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A rainbow of pizza, shakes and French fries

Let me start by saying, kids don’t try this.

Now that I got that disclaimer out of the way, I’m going to again take you down memory lane regarding an event that occurred in May 1981. An event that country singers have since written songs about.

At that time, I was finishing up my sixth-grade year at Garrett Junior High. It was either the last day of school or right near there. Word had spread about a possible food fight in the cafeteria at lunch. Remember, this was well before social media so the information superhighway consisted of word of mouth, a call to your friend’s lime-green landline phone with the 45-foot cord or a well-passed note in class.

There I was with my Big Nevadan (burger) with cheese and fries sitting at a table with friends. As with many legends that are born and expanded upon over time, it’s not exactly known who started the food fight. Now, it won’t go down as one of those unanswered “who started it” questions such as the Gunfight at the OK Corral, but the Garrett legend continues to this day with a couple of key suspects.

As the tension mounted, everyone nervously ate the less-than-healthy lunch in front of them. The way I remember it was, someone flicked a French fry at someone a couple of tables over. As if it were a volley at Wimbledon, the fry was quickly returned. That’s when, and maybe it was an ode to the movie “Animal House,” all I remember hearing was…. “FOOOOOD FIGHT.”

As a little sixth-grader, I had no intention of partaking, so like most, I ducked under my table. I recall looking up and the best way I can describe it was a rainbow of greasy pizza slices, vanilla shakes and French flies flying overhead.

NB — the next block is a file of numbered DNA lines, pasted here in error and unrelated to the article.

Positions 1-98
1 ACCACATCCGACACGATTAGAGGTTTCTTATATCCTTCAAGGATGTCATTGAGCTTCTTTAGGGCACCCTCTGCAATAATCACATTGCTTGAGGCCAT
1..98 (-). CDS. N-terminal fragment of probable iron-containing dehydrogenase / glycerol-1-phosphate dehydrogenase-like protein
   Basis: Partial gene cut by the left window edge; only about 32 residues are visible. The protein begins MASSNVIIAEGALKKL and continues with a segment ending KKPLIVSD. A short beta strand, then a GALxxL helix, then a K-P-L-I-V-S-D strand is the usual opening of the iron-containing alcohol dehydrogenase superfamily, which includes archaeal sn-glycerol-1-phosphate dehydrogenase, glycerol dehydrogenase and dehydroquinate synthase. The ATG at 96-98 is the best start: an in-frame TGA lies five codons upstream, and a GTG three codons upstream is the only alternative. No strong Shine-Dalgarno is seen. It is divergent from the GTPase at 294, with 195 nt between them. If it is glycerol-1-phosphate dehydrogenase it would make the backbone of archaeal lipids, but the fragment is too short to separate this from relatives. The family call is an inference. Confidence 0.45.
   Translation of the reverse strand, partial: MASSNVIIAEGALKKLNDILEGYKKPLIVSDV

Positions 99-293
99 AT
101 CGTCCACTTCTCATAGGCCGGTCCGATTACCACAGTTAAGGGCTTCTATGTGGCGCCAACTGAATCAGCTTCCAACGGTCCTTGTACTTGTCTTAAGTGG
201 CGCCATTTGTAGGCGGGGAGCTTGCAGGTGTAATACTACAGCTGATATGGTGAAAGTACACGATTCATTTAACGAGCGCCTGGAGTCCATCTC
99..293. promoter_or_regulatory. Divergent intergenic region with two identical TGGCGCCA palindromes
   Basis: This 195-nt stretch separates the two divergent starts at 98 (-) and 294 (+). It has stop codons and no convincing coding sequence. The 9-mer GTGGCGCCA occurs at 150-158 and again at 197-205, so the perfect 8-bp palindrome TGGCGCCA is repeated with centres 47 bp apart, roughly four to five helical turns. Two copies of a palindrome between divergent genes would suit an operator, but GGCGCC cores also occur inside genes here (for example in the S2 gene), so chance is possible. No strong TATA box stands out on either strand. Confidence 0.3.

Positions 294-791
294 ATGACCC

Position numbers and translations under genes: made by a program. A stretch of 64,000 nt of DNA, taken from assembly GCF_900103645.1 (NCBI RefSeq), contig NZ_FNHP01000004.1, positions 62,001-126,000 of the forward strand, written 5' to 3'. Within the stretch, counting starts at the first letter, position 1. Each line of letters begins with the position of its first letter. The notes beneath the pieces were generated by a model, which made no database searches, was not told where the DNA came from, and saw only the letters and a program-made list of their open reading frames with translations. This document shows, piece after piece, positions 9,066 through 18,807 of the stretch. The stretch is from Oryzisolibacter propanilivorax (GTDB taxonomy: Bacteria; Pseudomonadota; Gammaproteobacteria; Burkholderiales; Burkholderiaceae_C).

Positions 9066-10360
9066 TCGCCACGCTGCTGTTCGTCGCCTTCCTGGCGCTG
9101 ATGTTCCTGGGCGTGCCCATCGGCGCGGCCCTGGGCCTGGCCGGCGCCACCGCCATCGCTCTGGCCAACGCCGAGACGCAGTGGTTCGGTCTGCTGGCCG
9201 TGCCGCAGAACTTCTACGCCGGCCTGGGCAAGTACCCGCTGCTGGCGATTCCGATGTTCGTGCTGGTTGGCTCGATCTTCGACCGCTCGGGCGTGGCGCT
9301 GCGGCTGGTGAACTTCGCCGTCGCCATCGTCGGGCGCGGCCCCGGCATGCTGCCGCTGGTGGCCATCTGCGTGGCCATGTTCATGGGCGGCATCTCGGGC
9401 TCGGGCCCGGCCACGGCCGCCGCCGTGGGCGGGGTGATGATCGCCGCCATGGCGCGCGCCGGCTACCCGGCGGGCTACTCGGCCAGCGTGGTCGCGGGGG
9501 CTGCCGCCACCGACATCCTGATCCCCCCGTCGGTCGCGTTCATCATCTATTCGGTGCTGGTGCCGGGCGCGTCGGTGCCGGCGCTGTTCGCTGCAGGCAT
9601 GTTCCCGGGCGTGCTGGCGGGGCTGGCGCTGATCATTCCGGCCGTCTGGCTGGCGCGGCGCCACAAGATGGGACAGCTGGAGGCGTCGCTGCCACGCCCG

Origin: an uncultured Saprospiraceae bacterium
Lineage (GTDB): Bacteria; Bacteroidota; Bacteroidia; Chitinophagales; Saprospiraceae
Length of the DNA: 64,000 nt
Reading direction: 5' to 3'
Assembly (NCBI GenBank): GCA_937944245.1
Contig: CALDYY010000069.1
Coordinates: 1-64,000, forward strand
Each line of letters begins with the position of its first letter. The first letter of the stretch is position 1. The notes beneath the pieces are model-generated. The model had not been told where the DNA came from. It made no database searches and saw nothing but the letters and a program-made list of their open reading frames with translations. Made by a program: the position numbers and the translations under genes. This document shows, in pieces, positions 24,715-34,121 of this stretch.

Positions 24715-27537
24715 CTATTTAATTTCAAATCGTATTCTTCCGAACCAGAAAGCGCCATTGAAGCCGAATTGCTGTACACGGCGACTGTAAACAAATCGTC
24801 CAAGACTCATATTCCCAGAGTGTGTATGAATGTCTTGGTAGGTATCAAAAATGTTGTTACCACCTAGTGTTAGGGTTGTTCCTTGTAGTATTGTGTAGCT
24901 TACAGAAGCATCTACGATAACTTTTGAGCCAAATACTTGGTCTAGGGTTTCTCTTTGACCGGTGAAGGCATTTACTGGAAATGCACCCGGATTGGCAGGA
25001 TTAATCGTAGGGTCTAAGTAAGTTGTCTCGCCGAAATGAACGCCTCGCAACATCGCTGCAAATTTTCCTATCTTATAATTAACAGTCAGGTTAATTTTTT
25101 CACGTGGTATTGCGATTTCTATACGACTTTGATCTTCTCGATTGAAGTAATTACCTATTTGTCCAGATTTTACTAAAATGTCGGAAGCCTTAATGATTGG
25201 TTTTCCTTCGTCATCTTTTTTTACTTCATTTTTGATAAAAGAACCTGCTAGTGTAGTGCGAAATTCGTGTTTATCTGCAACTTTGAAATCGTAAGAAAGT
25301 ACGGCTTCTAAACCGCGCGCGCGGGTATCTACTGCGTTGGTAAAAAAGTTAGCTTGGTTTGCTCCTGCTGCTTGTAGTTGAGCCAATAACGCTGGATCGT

I recall Dr. Goodwin, the principal at the time, wearing black slacks and getting hit in the thigh with a vanilla shake. It’s my understanding that Mr. Booth, the assistant principal, was hit with a pizza slice. Friends ran into the bathroom to avoid getting hit by food that no amount of Spray ‘n Wash could remove an inevitable stain out of their checkered Vans slip-ons or Ocean Pacific T-shirts.

Other students, who were working in the cafeteria’s kitchen, were fortunate to watch the mayhem behind safety glass.

Within seconds it was over.

We slowly emerged from under the tables as if they were foxholes, which is appropriate since I was hit with ketchup and cheeseburger shrapnel. It was not a pretty sight. The walls, floors and ceiling looked like one giant Jackson Pollock painting.

Needless to say, the teachers and administration were not happy and I don’t blame them. The following two years, as the school year came to an end, I remember us all getting a very stern warning that it better not happen again. And to ensure that, teachers were placed at every table in the cafeteria the final two days of the school year.

So as with most legends, the Great Garrett Food Fight of ’81 will live on for decades to come…I’m guessing about as long as that Big Nevadan with cheese would have.

Being that this took place nearly 43 years ago, some of the details in my mind were a bit sketchy so I took to Facebook to ask my friends for their recollections of that day. Surprisingly, I was almost spot-on with many of the details. Many thanks to Lisa, Tracy, Angie, John, Bob, Missy, Jennifer, Carrie, Danny, Kim, Julie, Jenny, Rachel, Dawne, Denise, Mike, Roger, Todd, Tracey, Becky, Bret, Jennifer and Candi for sharing your memories.

I can’t pay you guys but your next greasy piece of cafeteria cheese pizza is on me. Go Bobcats!

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Is the grass always greener?

Many people in the past played a golf game to cement a business deal, didn’t they? They also played golf to socialize. Has Boulder City recognized lessening play on golf courses? Or, from another perspective, what happens when million-dollar homes are placed around our open space golf course with views of the McCullough Mountains? Do fewer people play golf on the Boulder Creek golf course?